March 3, 2016
By: Centers for Disease Control and Prevention (CDC)America is doing a better job of preventing healthcare-associated infections (HAIs), but more work is needed – especially in fighting antibiotic-resistant bacteria. The Centers for Disease Control and Prevention’s latest Vital Signs report urges health care professionals to use a combination of infection control recommendations to better protect patients from these infections.
People receiving medical care can get HAIs, which may lead to sepsis or death. In acute care hospitals, 1 in 7 catheter- and surgery-related HAIs can be caused by any of the six antibiotic-resistant bacteria. That number increases to 1 in 4 infections in long-term acute care hospitals, which treat patients who are generally very sick and stay, on average, more than 25 days.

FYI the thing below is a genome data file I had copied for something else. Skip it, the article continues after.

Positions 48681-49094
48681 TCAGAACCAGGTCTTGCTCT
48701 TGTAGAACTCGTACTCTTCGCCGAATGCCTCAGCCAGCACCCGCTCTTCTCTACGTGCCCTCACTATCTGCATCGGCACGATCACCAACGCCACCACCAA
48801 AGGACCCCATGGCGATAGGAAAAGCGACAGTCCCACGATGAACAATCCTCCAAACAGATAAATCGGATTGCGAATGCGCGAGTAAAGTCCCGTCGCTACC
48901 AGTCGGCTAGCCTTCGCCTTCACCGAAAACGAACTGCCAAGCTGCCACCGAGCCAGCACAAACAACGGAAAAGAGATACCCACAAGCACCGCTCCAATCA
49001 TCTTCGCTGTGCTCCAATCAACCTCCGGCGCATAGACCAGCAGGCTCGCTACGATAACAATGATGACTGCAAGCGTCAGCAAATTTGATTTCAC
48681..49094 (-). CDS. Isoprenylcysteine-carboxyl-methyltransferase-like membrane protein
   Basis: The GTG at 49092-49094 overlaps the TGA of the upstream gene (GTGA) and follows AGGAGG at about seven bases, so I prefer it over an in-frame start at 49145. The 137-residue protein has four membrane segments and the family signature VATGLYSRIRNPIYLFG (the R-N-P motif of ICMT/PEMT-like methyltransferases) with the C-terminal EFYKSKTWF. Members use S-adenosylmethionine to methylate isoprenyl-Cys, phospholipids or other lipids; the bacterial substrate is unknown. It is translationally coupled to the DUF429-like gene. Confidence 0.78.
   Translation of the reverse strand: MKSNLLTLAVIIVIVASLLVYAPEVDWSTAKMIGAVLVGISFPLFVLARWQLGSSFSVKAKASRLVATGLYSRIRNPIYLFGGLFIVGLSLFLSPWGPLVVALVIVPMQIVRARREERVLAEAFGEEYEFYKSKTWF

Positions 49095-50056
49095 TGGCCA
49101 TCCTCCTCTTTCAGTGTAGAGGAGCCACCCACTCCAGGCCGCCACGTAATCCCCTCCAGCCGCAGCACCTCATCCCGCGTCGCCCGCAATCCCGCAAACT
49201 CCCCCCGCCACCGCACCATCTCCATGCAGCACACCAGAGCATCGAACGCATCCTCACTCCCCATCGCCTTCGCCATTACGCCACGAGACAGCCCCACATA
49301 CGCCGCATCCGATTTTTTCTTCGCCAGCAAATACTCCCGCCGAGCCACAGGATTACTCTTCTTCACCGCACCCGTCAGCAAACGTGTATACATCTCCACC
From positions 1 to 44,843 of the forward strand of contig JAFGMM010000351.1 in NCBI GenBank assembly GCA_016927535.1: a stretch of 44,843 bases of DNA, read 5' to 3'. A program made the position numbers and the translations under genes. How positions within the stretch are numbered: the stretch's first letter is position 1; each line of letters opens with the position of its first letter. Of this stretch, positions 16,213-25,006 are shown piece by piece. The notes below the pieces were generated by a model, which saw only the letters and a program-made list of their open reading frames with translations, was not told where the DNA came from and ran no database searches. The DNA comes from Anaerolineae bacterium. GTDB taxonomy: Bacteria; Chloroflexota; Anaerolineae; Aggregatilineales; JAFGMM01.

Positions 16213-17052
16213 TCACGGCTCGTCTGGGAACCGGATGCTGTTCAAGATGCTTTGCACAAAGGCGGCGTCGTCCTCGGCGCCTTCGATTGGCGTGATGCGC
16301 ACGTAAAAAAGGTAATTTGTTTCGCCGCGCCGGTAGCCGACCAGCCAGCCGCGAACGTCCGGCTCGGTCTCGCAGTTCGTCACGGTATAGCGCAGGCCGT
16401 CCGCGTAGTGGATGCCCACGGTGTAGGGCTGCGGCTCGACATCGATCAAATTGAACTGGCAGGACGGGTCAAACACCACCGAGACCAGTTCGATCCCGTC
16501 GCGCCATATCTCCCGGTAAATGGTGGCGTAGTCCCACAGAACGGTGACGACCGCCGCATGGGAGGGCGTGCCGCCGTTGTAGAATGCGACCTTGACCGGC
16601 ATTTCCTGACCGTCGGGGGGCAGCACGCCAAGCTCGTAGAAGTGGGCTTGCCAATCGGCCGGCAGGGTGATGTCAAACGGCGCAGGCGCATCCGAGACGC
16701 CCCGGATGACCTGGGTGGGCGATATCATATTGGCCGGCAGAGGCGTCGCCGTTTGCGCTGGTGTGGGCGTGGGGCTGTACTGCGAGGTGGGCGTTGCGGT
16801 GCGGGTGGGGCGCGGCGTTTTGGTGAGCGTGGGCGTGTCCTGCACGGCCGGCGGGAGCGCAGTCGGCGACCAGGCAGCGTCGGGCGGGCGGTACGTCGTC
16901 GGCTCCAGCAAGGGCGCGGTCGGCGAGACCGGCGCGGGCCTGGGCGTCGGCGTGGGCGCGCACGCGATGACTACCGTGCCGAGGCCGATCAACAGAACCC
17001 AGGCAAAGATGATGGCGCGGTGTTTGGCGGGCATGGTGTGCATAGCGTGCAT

“New data show that far too many patients are getting infected with dangerous, drug-resistant bacteria in health care settings,” said CDC Director Tom Frieden, M.D., M.P.H. “Doctors and healthcare facilities have the power to protect patients – no one should get sick while trying to get well.”